Matthew Taylor, the confederation’s chief executive, said health service chiefs were broadly supportive of the bill, which seeks to undo some of the most damaging effects of the last Tory overhaul of the NHS – then health secretary Andrew Lansley’s Health and Social Care Act 2012.

But, Taylor added: “They remain concerned that some of the proposals could lead to heavy handed ministerial involvement in day-to-day matters affecting the NHS, such as the closing or opening of new services for patients, which could go against the advice and expertise of local leaders who know what is best for their communities.

“We can’t risk playing political football with the NHS given the challenges it faces.”

NHS Providers cautioned that the heath secretary’s beefed-up powers could lead to service chiefs nationally and locally coming “under political pressure or interference”.

Saffron Cordery, its deputy chief executive, said: “There is no suggestion here that a publicly-funded service like the NHS should not be held to account. Rather, that the strategic direction is the domain of politicians, who should then allow the people involved in operational and clinical roles – with day-to-day responsibility for supporting patient care – the space to deliver those strategic objectives without undue political pressure or interference.”

The bill will replace the clinical commissioning groups Lansley’s reforms created with new bodies known as integrated care systems – regional groupings of providers of different sorts of healthcare working with their counterparts in social care.

Ben Howlett, a former Tory MP who is now the managing director of the Public Policy Projects thinktank, warned Johnson that the move could backfire.

“As a result of the new Health and Care Act, ministers will no longer need to horsetrade with NHS bosses to set priorities, as the secretary of state makes himself directly accountable for the provision of services,” Howlett said.

“MPs will for the first time in over a decade find constituents asking why there are long waiting lists and poor cancer outcomes without being able to write to [NHS England chief executive] Simon Stevens for answers. My advice to the new secretary of state – beware the law of unintended consequences.”

One health policy expert, who asked not to be named, said: “Politically this bill is a tricky sell, even though the government has an 80-seat majority. The penny is dropping among MPs that there’s more in the bill than just boring, technocratic NHS issues.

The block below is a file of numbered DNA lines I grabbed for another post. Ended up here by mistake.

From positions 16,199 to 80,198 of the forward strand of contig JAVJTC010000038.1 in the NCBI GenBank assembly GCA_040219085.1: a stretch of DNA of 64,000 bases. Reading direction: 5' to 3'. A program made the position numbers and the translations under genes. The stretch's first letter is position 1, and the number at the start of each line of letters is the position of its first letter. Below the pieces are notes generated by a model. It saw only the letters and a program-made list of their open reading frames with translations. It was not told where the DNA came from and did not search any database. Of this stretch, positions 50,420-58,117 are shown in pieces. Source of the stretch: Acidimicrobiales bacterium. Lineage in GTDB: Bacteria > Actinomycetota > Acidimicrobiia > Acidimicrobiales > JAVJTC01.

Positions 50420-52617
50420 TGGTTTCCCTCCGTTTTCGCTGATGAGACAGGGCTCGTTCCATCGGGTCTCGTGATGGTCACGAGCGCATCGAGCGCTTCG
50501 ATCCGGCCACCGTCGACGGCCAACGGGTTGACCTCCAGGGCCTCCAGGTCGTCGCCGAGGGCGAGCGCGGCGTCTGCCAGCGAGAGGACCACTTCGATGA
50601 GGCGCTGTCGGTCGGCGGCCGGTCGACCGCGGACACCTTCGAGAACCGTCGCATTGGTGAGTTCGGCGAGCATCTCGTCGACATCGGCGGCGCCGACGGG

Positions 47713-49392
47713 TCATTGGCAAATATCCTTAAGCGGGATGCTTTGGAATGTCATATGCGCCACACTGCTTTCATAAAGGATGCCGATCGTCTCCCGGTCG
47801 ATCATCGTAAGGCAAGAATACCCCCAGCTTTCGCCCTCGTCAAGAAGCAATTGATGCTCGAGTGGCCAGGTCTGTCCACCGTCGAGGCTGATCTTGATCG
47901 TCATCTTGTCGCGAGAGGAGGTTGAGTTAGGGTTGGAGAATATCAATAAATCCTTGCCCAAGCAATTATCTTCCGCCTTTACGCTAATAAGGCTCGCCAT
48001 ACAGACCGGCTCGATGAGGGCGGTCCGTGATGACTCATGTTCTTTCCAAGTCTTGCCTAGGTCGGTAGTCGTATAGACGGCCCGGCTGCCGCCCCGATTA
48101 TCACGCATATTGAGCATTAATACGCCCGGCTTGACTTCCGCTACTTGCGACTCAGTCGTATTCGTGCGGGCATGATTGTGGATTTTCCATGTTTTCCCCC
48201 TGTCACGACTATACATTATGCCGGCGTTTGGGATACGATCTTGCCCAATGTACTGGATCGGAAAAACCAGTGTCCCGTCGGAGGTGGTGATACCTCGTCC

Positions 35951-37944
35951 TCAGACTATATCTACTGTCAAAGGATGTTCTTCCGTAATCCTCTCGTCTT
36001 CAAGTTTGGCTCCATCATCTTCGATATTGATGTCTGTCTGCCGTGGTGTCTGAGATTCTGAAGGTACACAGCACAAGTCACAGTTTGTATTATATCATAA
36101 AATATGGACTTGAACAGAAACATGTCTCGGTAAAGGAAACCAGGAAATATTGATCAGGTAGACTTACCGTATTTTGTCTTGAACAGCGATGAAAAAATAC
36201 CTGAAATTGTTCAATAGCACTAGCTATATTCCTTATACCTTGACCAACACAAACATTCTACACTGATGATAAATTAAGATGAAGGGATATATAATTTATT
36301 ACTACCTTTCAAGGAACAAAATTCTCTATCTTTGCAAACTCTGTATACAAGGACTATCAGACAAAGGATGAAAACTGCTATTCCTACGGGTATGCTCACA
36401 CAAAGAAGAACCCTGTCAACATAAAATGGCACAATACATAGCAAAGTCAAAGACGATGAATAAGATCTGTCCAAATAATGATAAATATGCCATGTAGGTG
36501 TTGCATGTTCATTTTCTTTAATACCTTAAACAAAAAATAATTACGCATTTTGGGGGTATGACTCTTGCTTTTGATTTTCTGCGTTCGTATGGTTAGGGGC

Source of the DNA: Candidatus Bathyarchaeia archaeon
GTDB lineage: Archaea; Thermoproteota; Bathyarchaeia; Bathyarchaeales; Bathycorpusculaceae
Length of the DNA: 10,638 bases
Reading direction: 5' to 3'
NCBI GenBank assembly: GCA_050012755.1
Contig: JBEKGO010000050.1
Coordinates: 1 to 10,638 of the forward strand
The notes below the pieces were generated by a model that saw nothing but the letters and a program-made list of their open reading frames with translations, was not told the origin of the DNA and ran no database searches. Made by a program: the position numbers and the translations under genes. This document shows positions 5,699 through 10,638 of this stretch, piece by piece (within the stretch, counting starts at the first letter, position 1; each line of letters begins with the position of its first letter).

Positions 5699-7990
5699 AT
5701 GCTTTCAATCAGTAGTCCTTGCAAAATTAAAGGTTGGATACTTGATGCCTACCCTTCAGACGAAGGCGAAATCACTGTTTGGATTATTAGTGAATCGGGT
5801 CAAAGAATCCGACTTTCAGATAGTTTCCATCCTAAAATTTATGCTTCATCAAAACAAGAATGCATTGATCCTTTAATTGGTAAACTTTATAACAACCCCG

“How does this bill help tackle key NHS challenges like waiting times and chronic understaffing? It doesn’t. That may become a problem.”

The bill, which only relates to the NHS in England, does include plans to reduce some privatisation by removing the duty on the NHS to put care contracts out to tender. However, the British Medical Association, the doctors’ union, warned that it could lead to the new integrated care systems (ICSes) offering large contracts to private firms without any tendering process, in a repeat of the “Tory cronies” scandal, involving billions of pounds of deals for personal protective equipment (PPE) for NHS staff, seen during the Covid pandemic.

Dr David Wrigley, the BMA’s deputy chair of council, said: “We are concerned that private health providers like Virgin Care could be given seats on the boards of ICSes and therefore potentially be involved in deciding who gets what contracts. And we are very concerned that the bill could means that contracts are just handed out to the private sector, without a tendering process.”

The bill is the first of a series of important decisions that Javid, who is barely a week into his new role as the boss of the Department of Health and Social Care, will have to take in the next fortnight.

He and the board of NHS England are close to deciding who will succeed Stevens, who is stepping down this month after more than seven years in the job. Ministers want his replacement to have a much lower profile and not cause trouble by regularly lobbying in public for the NHS to be given more money and the government to radically reform social care, as Stevens has done.

The new NHS boss, whoever it is, will have significantly less power than that wielded by Stevens, as a result of the legislation.

Reports on Sunday said that Javid had ruled out Dido Harding, the Tory peer who runs the government’s heavily criticised test and trace programme. NHS bosses hope that will help clear the way for Amanda Pritchard, Stevens’ deputy, who is widely admired in the service after her stint running Guy’s and St Thomas’ hospital trust in London. Sir James Mackey, the chief executive of the Northumbria Healthcare trust, is also seen as a strong contender.

Javid, Johnson and the chancellor, Rishi Sunak, also have to decide imminently whether to increase the government’s 1% pay offer to NHS staff, which health unions have described as “pathetic” and “an insult”. The Royal College of Nursing is gearing up to hold its first-ever ballot of its 450,000-strong membership for possible strike action.